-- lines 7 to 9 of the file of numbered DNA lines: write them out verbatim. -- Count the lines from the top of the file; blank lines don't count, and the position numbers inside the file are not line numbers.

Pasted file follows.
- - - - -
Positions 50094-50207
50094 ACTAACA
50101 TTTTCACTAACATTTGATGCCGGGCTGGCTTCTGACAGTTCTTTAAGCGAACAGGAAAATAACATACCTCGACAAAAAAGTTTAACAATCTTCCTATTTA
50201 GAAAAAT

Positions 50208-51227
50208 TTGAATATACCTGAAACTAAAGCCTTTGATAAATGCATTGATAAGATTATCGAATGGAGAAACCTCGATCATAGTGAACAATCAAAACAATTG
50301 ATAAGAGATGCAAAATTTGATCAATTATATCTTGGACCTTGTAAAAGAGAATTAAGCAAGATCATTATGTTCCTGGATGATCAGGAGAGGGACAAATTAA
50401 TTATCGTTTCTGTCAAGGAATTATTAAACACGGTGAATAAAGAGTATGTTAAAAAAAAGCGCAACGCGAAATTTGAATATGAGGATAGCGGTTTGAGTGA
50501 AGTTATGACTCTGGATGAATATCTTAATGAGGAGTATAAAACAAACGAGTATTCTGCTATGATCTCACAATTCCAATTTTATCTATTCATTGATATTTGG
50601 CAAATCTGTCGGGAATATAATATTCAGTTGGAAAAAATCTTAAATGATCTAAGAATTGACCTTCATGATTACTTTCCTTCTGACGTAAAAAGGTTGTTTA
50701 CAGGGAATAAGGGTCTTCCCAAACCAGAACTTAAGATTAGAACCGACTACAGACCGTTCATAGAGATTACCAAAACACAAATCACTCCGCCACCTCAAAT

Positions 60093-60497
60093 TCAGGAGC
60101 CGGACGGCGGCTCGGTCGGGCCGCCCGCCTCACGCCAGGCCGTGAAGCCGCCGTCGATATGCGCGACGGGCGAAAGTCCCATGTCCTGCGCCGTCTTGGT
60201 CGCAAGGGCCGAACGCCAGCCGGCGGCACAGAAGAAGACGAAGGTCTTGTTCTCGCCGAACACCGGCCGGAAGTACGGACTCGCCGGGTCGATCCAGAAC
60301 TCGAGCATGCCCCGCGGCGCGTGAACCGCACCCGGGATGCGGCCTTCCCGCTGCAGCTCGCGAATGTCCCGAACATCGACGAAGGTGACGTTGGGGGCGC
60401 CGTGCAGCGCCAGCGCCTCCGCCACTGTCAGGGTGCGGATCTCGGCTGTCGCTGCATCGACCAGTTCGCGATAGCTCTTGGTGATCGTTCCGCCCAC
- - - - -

50301 ATAAGAGATGCAAAATTTGATCAATTATATCTTGGACCTTGTAAAAGAGAATTAAGCAAGATCATTATGTTCCTGGATGATCAGGAGAGGGACAAATTAA
50401 TTATCGTTTCTGTCAAGGAATTATTAAACACGGTGAATAAAGAGTATGTTAAAAAAAAGCGCAACGCGAAATTTGAATATGAGGATAGCGGTTTGAGTGA
50501 AGTTATGACTCTGGATGAATATCTTAATGAGGAGTATAAAACAAACGAGTATTCTGCTATGATCTCACAATTCCAATTTTATCTATTCATTGATATTTGG